method (str, optional) –
Chosen method for visualizing attributions overlaid onto data. Supported options are:
- overlay_individual - Plot each channel individually in
a separate panel, and overlay the attributions for each channel as a heat map. The alpha_overlay parameter controls the alpha of the heat map.
- overlay_combined - Plot all channels in the same panel,
and overlay the average attributions as a heat map.
- colored_graph - Plot each channel in a separate panel,
and color the graphs according to the attribution values. Works best with color maps that does not contain white or very bright colors.
Default: overlay_individual
sign (str, optional) –
Chosen sign of attributions to visualize. Supported options are:
positive - Displays only positive pixel attributions.
- absolute_value - Displays absolute value of
attributions.
negative - Displays only negative pixel attributions.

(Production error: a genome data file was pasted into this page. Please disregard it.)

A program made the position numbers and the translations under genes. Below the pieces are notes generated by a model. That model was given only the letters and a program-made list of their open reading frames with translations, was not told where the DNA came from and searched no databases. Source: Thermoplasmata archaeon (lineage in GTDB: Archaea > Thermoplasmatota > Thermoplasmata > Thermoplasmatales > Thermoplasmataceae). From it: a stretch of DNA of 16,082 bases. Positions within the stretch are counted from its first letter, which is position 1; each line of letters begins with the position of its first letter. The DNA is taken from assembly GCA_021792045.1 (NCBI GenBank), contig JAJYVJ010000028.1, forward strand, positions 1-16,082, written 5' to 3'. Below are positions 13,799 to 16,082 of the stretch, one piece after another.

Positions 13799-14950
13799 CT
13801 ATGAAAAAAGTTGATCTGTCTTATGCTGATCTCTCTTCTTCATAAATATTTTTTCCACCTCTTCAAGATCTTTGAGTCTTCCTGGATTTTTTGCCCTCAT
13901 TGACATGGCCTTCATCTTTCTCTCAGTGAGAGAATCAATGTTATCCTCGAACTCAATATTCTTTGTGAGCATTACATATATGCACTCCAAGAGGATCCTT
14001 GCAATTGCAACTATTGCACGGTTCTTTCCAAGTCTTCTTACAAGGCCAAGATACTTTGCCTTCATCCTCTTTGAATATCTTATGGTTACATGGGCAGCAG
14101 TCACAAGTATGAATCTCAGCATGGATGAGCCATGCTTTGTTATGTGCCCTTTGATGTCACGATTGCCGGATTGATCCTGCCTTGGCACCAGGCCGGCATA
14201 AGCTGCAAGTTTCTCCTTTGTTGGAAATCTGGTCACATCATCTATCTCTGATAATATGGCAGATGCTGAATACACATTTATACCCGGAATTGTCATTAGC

- all - Displays both positive and negative attribution
values.
Default: absolute_value
channel_labels (list[str], optional) – List of labels corresponding to each channel in data. Default: None
channels_last (bool, optional) – If True, data is expected to have channels as the last dimension, i.e. (N, C). If False, data is expected to have channels first, i.e. (C, N). Default: True
plt_fig_axis (tuple, optional) – Tuple of matplotlib.pyplot.figure and axis on which to visualize. If None is provided, then a new figure and axis are created. Default: None
outlier_perc (float or int, optional) – Top attribution values which correspond to a total of outlier_perc percentage of the total attribution are set to 1 and scaling is performed using the minimum of these values. For sign=`all`, outliers and scale value are computed using absolute value of attributions. Default: 2
cmap (str, optional) – String corresponding to desired colormap for heatmap visualization. This defaults to “Reds” for negative sign, “Blues” for absolute value, “Greens” for positive sign, and a spectrum from red to green for all. Note that this argument is only used for visualizations displaying heatmaps. Default: None
alpha_overlay (float, optional) – Alpha to set for heatmap when using blended_heat_map visualization mode, which overlays the heat map over the greyscaled original image. Default: 0.7
show_colorbar (bool) – Displays colorbar for heat map below the visualization.
title (str, optional) – Title string for plot. If None, no title is set. Default: None